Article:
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April 7, 2011

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Developer sues home owners

A REAL estate developer is suing owners of units in a high-grade residential community it built in Changning District's Gubei area over a contract dispute that could be worth more than 100 million yuan (US$15.27 million).

Hutchison Whampoa Property (Shanghai) Gubei Co Ltd is suing 11 property owners in the Maison Des Artistes community after mediation by the Changing District People's Court failed. Hundreds of other property owners in the community have received bills and could also be sued.

The owners signed presale contracts in mid 2008 with Hutchinson Whampoa. The deals required all payments to be made within seven days.

Buyers all doubted the seven-day request would be enforced since they said it's impossible to get bank loan approval within seven days. The developer's sales representatives told them to ignore the clause, owners said.

However, hundreds of property owners began to receive bills demanding payment of overdue fines late last year, two years after the contracts were signed, as they had failed to pay all the money within seven days.

The overdue fines ranged from thousands of yuan to millions of yuan.

A man surnamed Shao from Wenzhou, Zhejiang Province, is being sued for more than 680,000 yuan.

Shao signed a presale contract with Hutchinson Whampoa, which is owned by Hong Kong billionaire Li Ka-shing, on July 17, 2008. Shao was asked to pay more than 3.8 million yuan for an apartment within seven days. He was required to pay a daily penalty of 0.03 percent on the unpaid amount that was overdue.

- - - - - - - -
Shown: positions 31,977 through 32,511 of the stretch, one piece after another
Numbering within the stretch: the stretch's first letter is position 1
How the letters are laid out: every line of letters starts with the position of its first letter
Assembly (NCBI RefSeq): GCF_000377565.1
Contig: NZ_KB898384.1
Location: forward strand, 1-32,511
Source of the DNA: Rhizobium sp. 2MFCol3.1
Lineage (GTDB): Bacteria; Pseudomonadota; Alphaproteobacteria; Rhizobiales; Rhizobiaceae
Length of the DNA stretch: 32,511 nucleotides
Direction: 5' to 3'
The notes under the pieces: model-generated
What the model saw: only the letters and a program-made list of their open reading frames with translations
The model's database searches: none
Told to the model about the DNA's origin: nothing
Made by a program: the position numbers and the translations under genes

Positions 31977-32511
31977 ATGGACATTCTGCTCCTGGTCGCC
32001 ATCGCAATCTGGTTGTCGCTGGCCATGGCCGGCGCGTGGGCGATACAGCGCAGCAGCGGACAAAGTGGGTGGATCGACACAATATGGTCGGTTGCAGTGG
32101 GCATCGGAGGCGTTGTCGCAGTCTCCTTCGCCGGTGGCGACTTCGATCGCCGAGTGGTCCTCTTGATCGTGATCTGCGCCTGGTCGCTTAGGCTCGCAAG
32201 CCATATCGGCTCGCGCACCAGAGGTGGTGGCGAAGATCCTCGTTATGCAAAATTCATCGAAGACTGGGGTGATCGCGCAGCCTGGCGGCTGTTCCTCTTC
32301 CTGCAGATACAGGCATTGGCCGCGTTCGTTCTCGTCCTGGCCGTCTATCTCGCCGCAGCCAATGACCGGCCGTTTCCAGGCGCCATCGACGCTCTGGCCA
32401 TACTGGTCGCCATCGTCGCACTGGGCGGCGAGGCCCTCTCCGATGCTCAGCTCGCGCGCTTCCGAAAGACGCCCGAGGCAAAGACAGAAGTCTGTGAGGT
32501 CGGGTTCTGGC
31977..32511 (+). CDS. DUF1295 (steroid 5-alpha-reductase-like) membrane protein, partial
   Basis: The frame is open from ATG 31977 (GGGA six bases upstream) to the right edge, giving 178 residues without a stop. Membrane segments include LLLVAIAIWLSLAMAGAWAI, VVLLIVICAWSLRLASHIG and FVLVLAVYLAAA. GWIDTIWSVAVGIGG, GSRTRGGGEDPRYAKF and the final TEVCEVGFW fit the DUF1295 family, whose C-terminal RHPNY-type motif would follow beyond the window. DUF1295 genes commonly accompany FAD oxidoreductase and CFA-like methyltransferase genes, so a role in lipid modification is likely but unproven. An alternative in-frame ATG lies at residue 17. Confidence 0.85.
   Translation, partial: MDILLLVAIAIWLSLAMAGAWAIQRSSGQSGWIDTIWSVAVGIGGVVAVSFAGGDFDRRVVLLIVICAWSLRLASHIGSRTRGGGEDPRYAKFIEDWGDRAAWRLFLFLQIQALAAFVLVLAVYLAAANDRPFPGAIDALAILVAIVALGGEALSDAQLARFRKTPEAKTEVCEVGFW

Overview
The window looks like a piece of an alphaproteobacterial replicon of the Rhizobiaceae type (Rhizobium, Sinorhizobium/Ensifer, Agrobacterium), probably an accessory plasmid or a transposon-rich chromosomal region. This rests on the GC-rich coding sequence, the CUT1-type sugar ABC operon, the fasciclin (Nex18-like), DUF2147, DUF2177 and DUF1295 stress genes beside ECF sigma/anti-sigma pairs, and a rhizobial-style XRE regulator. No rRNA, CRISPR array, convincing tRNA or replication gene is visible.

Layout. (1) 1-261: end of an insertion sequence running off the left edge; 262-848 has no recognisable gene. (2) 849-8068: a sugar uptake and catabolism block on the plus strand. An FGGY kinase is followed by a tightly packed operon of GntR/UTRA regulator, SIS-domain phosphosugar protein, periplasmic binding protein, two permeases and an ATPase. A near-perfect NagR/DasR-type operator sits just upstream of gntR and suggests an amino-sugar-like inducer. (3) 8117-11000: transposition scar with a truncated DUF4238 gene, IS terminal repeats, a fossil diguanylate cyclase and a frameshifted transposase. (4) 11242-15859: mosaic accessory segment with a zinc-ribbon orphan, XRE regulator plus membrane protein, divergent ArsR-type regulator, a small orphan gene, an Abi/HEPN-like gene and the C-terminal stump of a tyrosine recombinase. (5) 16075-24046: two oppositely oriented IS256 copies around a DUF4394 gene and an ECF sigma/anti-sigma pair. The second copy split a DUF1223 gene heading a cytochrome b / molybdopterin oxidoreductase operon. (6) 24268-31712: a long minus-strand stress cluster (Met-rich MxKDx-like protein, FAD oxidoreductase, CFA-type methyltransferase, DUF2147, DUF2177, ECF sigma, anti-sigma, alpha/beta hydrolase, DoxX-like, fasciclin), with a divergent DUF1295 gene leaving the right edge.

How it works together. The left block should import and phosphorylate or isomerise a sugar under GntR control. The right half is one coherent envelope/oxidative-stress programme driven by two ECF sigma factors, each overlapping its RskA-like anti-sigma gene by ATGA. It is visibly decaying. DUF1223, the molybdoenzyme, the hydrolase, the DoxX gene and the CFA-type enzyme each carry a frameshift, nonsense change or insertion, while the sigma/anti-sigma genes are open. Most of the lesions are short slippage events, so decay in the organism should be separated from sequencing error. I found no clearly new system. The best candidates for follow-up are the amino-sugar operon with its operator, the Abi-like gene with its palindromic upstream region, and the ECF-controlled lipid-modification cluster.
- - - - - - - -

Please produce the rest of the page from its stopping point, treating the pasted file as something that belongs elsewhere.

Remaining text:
Another property owner said the contracts were like a "time bomb."

"The developer holds the detonator," said a property owner surnamed Ma. "As time goes by, when the penalties and interest accumulate, the bomb becomes more powerful."

Shi Zhenfei, a lawyer representing the property owners, said more owners were expected to be sued since they had received bills for overdue fines.

A saleswoman surnamed Zhu hung up when Shanghai Daily called the developer to find out more information.

Wu Dong, a lawyer at M&A Law Firm not involved in the case, said the developer was trying to make money.

"It is impossible for property owners to pay all the money within a week, but they had no right to change the contracts," Wu said. "The developer could have asked for the penalties sooner, but waited until now to collect more money, which the court shouldn't support."


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